I was in the checkout line at a Maryland Wal-mart when I saw my first Twilight tattoo. I recognized the inverted red-and-white tulip from the cover of New Moon. My daughter, who was twelve at the time, was reading the books along with 90 percent of other American tweens, so seeing a Twilight tattoo didn’t surprise me. What did surprise me was that this particular tattoo was on the hefty calf of a woman at least ten years my senior.

“Nice ink,” I remarked casually, dying to find out more. “Twilight, right?”

She turned from bagging my purchases with a proud grin and a nod. “Yeah,” she said. “I love Twilight. My favorite character is Edward  Cullen. I have pictures of him all over my house. I’m love with him. He’s so perfect.”

She delivered the statement without a shred of shame or irony one might expect from a middle-aged woman expressing a crush on a fictional character destined to spend eternity as a high school senior. When I didn’t respond, she leaned in to me.

“Have you read the books? They’re about vampires.” Her tone suggested that this should explain everything. “Vampires are hot.”

I had to confess that I had not read the books. I’d tried, because I’d enjoyed the Anne Rice vampire books. And I’d found Gary Oldman’s potrayal of a vampire in Bram Stoker’s Dracula very erotic. Even so, vampires never quite did for me what they apparently did for other women, and I found the Twilight series especially insipid. That was troubling because part of me wanted to experience what turned so many other women on.

I waited for the Twilight-spawned vampire hysteria to fade away just as it had in the wake of the Anne Rice books, but no such luck. If anything, vampires became even hotter. Even as my youngest daughter realized the Meyers books were dreck and took her Edward Cullen posters down, vampires still glared at me in disturbing numbers from bookstore shelves and movie posters. HBO’s True Blood and The Vampire Diaries debuted to the breathless delight of willing victims everywhere.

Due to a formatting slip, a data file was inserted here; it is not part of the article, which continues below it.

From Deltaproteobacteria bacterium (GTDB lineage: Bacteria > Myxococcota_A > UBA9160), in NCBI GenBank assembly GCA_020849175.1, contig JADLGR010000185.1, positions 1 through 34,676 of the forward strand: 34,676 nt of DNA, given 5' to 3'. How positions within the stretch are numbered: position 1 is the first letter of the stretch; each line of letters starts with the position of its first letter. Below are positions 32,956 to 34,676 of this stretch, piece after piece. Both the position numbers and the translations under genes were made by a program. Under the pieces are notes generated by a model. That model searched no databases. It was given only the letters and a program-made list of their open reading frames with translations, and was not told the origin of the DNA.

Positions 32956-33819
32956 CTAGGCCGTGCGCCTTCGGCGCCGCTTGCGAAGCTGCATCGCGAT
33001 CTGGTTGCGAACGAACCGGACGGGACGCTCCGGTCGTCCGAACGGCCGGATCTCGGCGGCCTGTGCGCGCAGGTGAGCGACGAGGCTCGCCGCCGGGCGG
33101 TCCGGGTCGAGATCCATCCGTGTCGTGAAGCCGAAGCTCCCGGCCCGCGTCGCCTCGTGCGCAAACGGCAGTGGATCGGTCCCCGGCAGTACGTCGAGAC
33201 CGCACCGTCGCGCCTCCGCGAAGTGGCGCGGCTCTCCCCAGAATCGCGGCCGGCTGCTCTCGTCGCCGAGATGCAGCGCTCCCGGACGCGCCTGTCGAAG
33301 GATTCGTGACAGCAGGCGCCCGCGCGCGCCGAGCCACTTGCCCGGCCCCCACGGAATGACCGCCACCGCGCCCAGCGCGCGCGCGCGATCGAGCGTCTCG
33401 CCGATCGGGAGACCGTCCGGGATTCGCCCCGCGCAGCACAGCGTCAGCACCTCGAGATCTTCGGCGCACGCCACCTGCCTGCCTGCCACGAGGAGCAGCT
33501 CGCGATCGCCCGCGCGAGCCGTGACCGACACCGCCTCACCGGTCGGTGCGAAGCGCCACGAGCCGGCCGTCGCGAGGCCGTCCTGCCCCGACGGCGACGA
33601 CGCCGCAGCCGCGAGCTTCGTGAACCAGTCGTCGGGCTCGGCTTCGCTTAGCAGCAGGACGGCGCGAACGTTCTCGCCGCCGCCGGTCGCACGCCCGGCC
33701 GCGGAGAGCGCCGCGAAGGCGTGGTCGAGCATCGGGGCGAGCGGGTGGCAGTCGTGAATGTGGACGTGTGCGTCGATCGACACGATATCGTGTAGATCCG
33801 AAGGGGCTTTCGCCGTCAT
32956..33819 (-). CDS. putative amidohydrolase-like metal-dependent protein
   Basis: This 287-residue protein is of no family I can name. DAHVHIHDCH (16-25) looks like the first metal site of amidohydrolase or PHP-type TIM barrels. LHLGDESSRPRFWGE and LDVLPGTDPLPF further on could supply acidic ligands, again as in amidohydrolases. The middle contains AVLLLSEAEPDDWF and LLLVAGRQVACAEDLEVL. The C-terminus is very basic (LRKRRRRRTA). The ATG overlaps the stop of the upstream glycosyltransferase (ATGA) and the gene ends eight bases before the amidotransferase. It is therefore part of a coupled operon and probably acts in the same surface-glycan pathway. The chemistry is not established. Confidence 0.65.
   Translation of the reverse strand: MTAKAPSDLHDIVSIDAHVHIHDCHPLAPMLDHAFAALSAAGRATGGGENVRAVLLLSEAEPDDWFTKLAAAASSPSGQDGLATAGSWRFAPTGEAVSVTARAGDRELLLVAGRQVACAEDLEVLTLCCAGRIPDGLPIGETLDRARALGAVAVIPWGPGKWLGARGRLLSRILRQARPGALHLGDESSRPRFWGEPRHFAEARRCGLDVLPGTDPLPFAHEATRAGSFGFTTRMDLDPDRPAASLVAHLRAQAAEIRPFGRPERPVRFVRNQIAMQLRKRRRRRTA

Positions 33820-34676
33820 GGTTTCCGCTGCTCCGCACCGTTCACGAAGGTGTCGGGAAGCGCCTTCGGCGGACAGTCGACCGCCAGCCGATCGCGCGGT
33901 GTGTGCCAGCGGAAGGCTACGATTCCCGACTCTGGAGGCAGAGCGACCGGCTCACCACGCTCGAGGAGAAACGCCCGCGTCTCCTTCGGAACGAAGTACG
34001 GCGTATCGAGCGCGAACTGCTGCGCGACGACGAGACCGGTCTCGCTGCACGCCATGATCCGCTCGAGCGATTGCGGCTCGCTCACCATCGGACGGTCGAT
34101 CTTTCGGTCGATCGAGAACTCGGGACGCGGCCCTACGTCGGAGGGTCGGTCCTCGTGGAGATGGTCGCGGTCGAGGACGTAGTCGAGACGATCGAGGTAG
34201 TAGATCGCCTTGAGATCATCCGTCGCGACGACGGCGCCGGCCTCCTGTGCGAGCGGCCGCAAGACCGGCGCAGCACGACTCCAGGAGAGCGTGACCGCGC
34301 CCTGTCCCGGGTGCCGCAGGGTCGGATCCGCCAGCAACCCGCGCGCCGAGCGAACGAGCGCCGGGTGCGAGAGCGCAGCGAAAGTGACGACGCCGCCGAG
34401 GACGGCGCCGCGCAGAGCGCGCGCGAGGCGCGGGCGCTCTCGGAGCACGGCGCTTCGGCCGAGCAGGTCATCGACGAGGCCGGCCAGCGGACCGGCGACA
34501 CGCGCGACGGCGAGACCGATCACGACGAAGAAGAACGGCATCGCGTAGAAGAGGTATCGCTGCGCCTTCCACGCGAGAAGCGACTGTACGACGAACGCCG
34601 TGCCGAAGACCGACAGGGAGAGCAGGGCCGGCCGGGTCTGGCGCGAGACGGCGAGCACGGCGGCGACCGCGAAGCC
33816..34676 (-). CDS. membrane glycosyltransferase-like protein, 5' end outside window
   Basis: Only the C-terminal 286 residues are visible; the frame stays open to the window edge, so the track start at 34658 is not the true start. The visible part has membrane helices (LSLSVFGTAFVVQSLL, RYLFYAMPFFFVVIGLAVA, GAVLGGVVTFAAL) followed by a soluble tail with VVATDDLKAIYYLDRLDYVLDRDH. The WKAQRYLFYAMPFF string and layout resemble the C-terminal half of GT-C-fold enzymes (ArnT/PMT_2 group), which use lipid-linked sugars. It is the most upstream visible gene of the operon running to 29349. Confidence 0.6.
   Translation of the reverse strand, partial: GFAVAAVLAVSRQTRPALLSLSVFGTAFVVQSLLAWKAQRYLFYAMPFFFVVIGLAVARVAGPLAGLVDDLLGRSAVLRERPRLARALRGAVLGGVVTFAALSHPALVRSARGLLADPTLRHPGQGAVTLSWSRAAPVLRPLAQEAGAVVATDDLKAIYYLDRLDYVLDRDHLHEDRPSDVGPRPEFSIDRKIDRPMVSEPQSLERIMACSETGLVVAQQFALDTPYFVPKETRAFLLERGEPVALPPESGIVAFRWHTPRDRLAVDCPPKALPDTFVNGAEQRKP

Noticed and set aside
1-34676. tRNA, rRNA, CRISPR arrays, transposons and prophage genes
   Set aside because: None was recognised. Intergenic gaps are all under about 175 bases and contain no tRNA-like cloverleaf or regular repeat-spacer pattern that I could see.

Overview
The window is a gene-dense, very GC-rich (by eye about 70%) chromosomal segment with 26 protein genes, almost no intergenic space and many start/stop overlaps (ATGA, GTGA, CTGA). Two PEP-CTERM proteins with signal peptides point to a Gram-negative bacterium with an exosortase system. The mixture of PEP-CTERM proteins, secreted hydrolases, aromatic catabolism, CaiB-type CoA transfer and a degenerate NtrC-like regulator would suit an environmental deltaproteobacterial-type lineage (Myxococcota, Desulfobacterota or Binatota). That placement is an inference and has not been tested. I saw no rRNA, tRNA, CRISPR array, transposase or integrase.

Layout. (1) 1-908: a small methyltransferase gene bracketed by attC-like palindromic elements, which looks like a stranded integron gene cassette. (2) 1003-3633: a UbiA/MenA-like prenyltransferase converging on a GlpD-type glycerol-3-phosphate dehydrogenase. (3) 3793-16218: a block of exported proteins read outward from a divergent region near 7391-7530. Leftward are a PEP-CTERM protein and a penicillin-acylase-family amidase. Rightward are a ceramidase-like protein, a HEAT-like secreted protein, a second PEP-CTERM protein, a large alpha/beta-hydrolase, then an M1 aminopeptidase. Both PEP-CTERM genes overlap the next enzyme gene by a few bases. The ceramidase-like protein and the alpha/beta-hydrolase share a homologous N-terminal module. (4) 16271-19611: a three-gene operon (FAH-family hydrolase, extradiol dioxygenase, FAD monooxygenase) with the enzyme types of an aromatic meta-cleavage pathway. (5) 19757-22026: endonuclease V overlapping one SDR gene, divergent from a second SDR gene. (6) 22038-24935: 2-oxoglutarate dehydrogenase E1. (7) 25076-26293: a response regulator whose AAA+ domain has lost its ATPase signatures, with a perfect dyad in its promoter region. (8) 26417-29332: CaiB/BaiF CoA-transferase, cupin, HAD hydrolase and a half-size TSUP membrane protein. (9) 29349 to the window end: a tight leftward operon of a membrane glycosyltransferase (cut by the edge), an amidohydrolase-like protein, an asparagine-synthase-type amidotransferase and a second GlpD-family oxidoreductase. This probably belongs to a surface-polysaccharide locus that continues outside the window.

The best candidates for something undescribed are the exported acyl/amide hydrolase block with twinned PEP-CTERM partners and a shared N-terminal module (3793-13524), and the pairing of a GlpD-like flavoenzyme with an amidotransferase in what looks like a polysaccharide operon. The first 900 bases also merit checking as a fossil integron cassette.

Now, with the fourth season of True Blood set to debut and Twilight as hot as ever – a former co-worker of mine even had a Twilight-themed baby shower recently – I decided to turn to two Blushing Books authors who I hoped could explain Vampire Appeal.

While Carolyn Faulkner and Loki Renard each have their own take on the popularity of vampires, both agree on one thing: Part of the vampire’s appeal lies in his power.

“Vampires are the ultimate alphas,” says Renard, author of Finn the Devourer. “They’re stronger, faster, infinitely more powerful than any mortal male could ever be. Now consider the fact that your typical romance novel hinges on a powerful human male desiring a less powerful human female with an all consuming passion, a passion that drives him to protect her from all that is wrong with the world, and the allure of the vampire becomes all too clear.”

Faulkner, whose vampire offerings include Vlad’s Story, Cherished and All Hallow’s Eve, believes that part of a vampire’s power and subsequent attraction comes from his unnaturally long lifespan.

“I’ve always found vampires to be incredibly attractive, partially because they inhabit the night which is dark and mysterious in and of itself,” Faulkner explains. ” Add to that the fact that they are usually rumored to have lived many lifetimes and in doing so have accumulated vast wealth (I don’t think I’ve ever read a story or seen a movie about a homeless vampire) and the intrigue deepens…. What woman could resist a man like that?”

Faulkner points out that because these ageless vampires were often ‘turned’ in time periods where men were naturally more authoritative and protective, they exhibit a chivalry that attracts women even today.

“A darkly handsome, dominant vampire – with all of the inherent powers of his unique existence – who has retained the thoroughly outmoded tendency to curb his woman’s behavior by the most old fashioned means possible, is fuel to an already raging sensual fire.  He can be forgiven (not that he would ask for it) for his throwback tendencies because he comes from an era when such corrections were the norm rather than the exception.”

OK, ladies. When you put it like that, maybe these creatures of the night are deserving of all that adoration. But even so, underneath all that seductive power and wealth, don’t we still just have a bunch of predators? Perhaps, says Faulkner, but she maintains that their humanity provides balance to that darker side.

“Very often they have tortured souls and are plagued by guilt for what they have done in the past – or continue to do – to merely survive, i. e. Angel and Spike from Buffy the Vampire Slayer, or Barnabas Collins from Dark Shadows, having once been human themselves,” she said.

According to Renard, to the smitten and bitten, all that angst just makes vampires more sexy.

“The vampire is capable of human lust and human love, but his protection is not limited by human frailty, and not only does he have the ability to save his chosen one from the slings and arrows of fortune, if he ‘turns’ her he also holds the power to protect her from the ultimate human tragedy – death.”

Renard says to countless readers, this elevates the vampire to something beyond supernatural sex symbol.

“To misquote The Matrix,” she says, “a vampire is a woman’s own personal Jesus Christ.

So what do you think? Are vampires overrated? Or would you willingly submit to their power should one appear in your room on this moonlit night?

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